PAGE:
Shaikh Mohammad Bin Zayed releases a falcon. Falconry was recognised by Unesco as a Human Capital Heritage in 2010. Image Credit: Supplied

Abu Dhabi: More than 420,000 houbara bustards were given birth through Abu Dhabi-backed breeding programmes and 300,000 released into natural habitats, it was announced on Monday. Additionally, 58,000 houbaras were supplied to falconers over the past 15 years, eradicating illegal smuggling of the bird for use as prey in falconry. These statistics were revealed ahead the 17th edition of the Abu Dhabi International Hunting and Equestrian Exhibition (Adihex), from Auguust 27-31, where this year’s theme is ‘Together to Consolidate Sustainable Hunting Initiatives.’

A press release on the event heralded the efforts of His Highness Sheikh Mohamed Bin Zayed Al Nahyan, Crown Prince of Abu Dhabi and Deputy Supreme Commander of the UAE Armed Forces. The release said Sheikh Mohamed was “following in the footsteps of his father”, the late founder of the UAE, Sheikh Zayed Bin Sultan Al Nahyan, when it came to conservationism.


houbara bustard bred in captivity released into their natural habitat

Passion for falconry and preserving cultural heritage and traditions goes hand in hand with conservationism, the release explained, and Sheikh Mohamed had enjoyed several successes.

As well as the above figures to reduce the dependence on using wild houbaras as prey in falconry, bred falcons have also been encouraged. By 2002 falconers in the UAE became the first in the Arab world to be 90 per cent dependant on using captive falcons for their sport. The Sheikh Zayed Falcons Programme has released more than 1,900 falcons and shaheen into the wild and produced more than 3,500 falcons for captivity to relieve the pressure on wild falcons.

Shaikh Mohammad Bin Zayed holds an oryx. The UAE hosts the general secretariat of the coordinating body of Arabian Oryx conservation. Image Credit: Supplied

Another example of Sheikh Mohamed’s work was the 2008 establishment of the Mohamed Bin Zayed Conservation Fund, which has helped halt the extinction of species and regain bio-balance, while providing funds to scientists, researchers and specialists, and to establish a mechanism for international communication and cooperation between interested parties.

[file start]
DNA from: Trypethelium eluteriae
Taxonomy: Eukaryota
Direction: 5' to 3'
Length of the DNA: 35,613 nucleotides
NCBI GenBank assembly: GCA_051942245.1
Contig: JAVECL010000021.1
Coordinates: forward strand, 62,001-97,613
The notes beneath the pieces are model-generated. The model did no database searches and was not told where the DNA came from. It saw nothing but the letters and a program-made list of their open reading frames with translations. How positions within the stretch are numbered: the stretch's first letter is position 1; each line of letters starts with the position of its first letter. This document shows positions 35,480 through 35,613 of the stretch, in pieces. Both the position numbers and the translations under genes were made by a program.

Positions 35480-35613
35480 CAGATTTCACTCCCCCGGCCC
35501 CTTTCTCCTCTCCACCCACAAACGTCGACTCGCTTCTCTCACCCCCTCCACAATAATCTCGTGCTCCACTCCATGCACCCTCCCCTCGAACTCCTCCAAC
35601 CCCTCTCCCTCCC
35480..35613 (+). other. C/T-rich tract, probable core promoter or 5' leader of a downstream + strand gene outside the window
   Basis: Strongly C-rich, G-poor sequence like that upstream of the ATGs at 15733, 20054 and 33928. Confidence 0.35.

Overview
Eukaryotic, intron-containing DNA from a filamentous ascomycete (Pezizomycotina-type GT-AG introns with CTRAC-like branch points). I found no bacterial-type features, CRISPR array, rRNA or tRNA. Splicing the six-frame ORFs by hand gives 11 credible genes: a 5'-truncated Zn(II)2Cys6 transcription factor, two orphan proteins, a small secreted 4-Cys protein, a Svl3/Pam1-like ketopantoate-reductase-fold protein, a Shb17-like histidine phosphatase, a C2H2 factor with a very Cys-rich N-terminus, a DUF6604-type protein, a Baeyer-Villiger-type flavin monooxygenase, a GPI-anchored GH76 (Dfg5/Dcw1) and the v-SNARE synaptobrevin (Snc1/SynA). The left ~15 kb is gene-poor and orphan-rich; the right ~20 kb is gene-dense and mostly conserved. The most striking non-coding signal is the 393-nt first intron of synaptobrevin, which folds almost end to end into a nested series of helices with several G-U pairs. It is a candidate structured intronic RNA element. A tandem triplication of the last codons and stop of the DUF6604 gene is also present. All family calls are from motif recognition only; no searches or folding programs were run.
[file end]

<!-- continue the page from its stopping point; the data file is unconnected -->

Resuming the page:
As chairman of the board of directors of the 2006 established International Fund for Houbara Conservation (IFHC), Sheikh Mohamed has also aided sustainable long-term preservation of the houbara locally. These efforts first began in the 1970s when Sheikh Zayed first held a conference on falconry and preservation of nature in 1976 and then launched a programme to raise houbara at Al Ain Zoo the following year.


houbaras supplied to falconers over 15 years

The UAE has also hosted an array of conservationist summits and conferences from the World Ocean Summit, to the International Festival of Falconry and has organised Adihex for the past 16 years. On top of this the country has been made general secretariat of the coordinating body of Arabian Oryx conservation, head of the Western Indian ‘Marine Turtle Community’, and president for the International Association of Falconry and Conservation of Birds of Prey (IAF).

Efforts were crowned in 2010 when falconry was recognised by Unesco as a Human Capital Heritage, fulfilling all international conditions and standards as an original and distinctive heritage. The Mohamed Bin Zayed Falconry and Desert Physiognomy School was even launched to educate the next generation on their culture and heritage.

The range of the UAE’s work has even spread as far as Mongolia, where a Memorandum of Understanding was signed in February this year between the local environment ministry and the Mohamed Bin Zayed Raptor Conservation Fund to try and find a solution to the rising number of deaths among houbara that are electrocuted by power lines.

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His Highness Sheikh Mohamed bin Zayed Follows the Footsteps of the late Sheikh Zayed in Caring for Hunting, Equestrian and Nature Protection